Lawmakers set prisons budget with 3.8% increase, with no funding for big new prison

February 23, 2019
Idaho State Correctional Institution, Tuesday, June 26, 2018.

BOISE — In a series of unanimous votes, legislative budget writers on Thursday set a budget for the state Department of Correction for next year that comes to $246.4 million in state general funds, a 3.8 percent increase from this year — and that doesn’t call for building a big new state prison.

“I think it’s on target,” said Rep. Rick Youngblood, R-Nampa, co-chair of the Joint Finance-Appropriations Committee. “We don’t believe the idea is more beds. It’s keeping them from going back into the system.”

The budget amount is very close to Gov. Brad Little’s recommendation, which called for a 3.6 percent increase in state general funds. The difference is almost entirely due to lawmakers’ different approach to funding state employee benefits in next year’s budget, in which they declined to follow Little’s recommendation to draw down burgeoning reserves for a one-time savings on health insurance. That made a $1.2 million difference in the Corrections budget.

The budget shows some substantial savings in Idaho’s Department of Correction due to the voter-approved Medicaid expansion initiative. Those savings next year come to $3.3 million in state general funds, and $4.34 million in total funds. A big chunk of that — $1.7 million in state general funds and $2.6 million in total funds — comes because 93 percent of probationers and parolees will become eligible for Medicaid through the expansion to cover their community-based substance abuse treatment, rather than having the Corrections budget cover that cost. Additional savings come in the medical services division of the budget, where state general fund costs will drop by $1.6 million.

The budget also covers adding 17 new staffers in probation and parole, including 10 new officers and seven administrative staff. The idea is to reduce the administrative workload on the officers, for things like data entry and urinalysis, to allow them to focus on the offenders they supervise. JFAC provided the allocation for the staffing increase on a one-time basis, with the department directed to come back next September to present a plan for how it will handle the increase long-term.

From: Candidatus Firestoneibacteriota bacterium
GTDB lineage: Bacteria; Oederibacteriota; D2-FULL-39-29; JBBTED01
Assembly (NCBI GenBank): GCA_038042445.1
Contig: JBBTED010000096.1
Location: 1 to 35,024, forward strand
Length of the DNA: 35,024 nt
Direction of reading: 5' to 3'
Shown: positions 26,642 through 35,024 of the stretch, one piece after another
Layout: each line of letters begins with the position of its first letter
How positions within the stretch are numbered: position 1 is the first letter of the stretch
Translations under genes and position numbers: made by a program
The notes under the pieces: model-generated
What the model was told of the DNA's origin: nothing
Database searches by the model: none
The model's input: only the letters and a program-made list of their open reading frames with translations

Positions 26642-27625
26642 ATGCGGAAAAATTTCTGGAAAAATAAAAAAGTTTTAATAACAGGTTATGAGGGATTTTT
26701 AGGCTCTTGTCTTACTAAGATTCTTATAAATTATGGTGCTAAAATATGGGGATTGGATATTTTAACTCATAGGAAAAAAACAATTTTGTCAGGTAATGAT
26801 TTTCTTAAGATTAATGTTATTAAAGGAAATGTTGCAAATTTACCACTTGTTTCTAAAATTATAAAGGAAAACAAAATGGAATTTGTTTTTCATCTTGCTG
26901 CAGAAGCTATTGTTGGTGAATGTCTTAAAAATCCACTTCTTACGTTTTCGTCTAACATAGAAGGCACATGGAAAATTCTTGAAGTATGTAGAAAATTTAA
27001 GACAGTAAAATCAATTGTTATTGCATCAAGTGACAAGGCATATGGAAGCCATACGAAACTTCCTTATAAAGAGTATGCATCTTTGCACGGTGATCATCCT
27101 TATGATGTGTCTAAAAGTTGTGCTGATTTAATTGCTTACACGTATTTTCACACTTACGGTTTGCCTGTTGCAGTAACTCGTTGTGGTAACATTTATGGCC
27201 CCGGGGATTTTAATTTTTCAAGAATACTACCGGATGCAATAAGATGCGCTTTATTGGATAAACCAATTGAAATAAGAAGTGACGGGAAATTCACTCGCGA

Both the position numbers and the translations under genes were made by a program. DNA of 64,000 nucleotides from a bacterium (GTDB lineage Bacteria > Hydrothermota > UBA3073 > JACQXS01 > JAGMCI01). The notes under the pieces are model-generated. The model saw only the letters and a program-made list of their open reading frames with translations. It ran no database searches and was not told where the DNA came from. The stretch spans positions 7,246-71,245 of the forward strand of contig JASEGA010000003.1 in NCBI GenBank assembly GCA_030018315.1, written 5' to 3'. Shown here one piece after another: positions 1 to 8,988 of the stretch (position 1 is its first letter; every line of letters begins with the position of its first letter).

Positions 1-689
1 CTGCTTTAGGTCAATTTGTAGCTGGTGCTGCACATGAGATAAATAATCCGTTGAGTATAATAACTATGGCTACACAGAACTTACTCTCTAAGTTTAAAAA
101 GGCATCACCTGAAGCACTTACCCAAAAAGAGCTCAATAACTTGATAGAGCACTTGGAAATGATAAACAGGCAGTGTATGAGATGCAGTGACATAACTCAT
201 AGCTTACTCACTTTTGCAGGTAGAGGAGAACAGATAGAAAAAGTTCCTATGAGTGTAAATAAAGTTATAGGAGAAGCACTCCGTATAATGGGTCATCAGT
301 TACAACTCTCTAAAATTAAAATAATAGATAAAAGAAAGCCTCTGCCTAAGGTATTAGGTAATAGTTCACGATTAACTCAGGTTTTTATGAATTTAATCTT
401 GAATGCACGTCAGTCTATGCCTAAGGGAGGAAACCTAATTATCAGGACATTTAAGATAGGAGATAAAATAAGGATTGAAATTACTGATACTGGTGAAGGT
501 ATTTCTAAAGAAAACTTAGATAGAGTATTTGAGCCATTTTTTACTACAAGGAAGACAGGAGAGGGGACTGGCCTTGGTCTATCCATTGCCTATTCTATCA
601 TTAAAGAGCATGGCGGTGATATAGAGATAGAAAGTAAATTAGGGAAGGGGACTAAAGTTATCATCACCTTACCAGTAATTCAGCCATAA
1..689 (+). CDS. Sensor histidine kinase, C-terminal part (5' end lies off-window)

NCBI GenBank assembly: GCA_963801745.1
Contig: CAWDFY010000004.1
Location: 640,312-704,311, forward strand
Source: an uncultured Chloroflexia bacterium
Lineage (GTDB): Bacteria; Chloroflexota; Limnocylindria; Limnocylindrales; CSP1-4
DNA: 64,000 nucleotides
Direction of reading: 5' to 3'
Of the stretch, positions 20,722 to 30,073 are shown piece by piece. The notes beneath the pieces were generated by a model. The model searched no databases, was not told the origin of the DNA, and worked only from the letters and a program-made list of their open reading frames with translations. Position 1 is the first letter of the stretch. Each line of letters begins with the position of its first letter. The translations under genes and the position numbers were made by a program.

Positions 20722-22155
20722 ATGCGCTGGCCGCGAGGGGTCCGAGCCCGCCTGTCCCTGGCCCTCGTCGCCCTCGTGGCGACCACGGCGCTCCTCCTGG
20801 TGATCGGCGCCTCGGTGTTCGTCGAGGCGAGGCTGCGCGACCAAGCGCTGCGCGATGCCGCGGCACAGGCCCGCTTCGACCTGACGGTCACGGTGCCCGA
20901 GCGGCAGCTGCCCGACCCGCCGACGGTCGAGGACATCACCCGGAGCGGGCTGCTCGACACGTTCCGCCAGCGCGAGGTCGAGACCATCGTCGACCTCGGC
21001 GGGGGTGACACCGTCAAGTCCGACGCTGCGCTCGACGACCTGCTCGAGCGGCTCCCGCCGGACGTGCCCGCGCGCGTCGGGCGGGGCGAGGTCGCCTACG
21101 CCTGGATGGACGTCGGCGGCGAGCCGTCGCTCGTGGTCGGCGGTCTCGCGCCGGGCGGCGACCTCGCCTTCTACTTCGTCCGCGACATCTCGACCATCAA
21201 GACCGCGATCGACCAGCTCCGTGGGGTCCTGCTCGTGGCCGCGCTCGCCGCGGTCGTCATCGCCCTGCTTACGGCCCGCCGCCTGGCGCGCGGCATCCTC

“We want to provide the director some vision and room to do that,” said Rep. Melissa Wintrow, D-Boise, one of a bipartisan working group of JFAC members who helped craft the budget.

The department had originally requested 34 new staffers in that area, but new Corrections Director Josh Tewalt said that was likely more than they could get hired and trained. Though lawmakers approved 12 additional probation and parole officers two years ago, the department has struggled to fill the positions, with vacancies running between six and 35 since then. As of Feb. 2, there are 215 probation and parole officers in Idaho.

JFAC fully funded the governor’s request for a $2.3 million boost to correctional officer pay, which currently starts at $15 per hour. The department had 66 correctional officer vacancies two weeks ago and has been seeing 23 percent turnover.

The budget also quadruples the funding for electronic monitoring, which Tewalt wants to make more use of in lieu of incarceration for certain offenders; and for the first time in several years, it would provide full funding to bring Idaho’s prison system into compliance with the federal Prison Rape Elimination Act, including for screenings and audits. Failing to comply with that law threatened federal grants Idaho prisons have been receiving and also posed legal liability for the state, lawmakers said.

Wintrow said, “I do think it is a matter of safety and liability in the institutions, so I do feel strongly that we should be funding this.” Legislative budget analyst Jared Hoskins identified funds that could be shifted within the existing budget to cover those costs, so the move didn’t increase the overall budget.

One thing the budget doesn’t fund: bringing back the 700 Idaho prisoners now being housed at private prisons in Texas for lack of cell space in Idaho.

“I can’t just wave a wand and go, ‘They’re coming back,’ because there’s no place to put them,” Youngblood said. “It’s setting the stage for the new director to put into place his thoughts,” on everything from increasing community drug treatment to ramping up probation and parole supervision to expanding the use of electronic monitoring.

“Those are all processes that take time,” Youngblood said.

At the core of Idaho’s prison problem is recidivism, offenders who keep returning, Youngblood said. He said he’s heard that from the courts, the state police, prosecutors, and participants in Idaho’s justice reinvestment initiative.

At the department’s budget hearing on Feb. 7, Tewalt told JFAC, “Three-quarters of the people coming into our prison system are people we have failed before.”

Wintrow said, “We’ve heard throughout … the need for investing in community-based solutions. I think this budget does a lot to focus on that.”

Gov. Little did recommend funding for some new minimum-security beds, in the form of a new $12.2 million 120-bed community re-entry center in North Idaho and a 100-bed expansion of the St. Anthony Work Camp, at $7.4 million; those proposals aren’t in the Corrections budget because they’re in the state’s Permanent Building Fund budget, the budget for major capital projects for the state. That budget is scheduled to be set March 5.

The corrections budget still needs approval from both houses and the governor’s signature to become law, but budget bills rarely change once they’re set by the joint committee.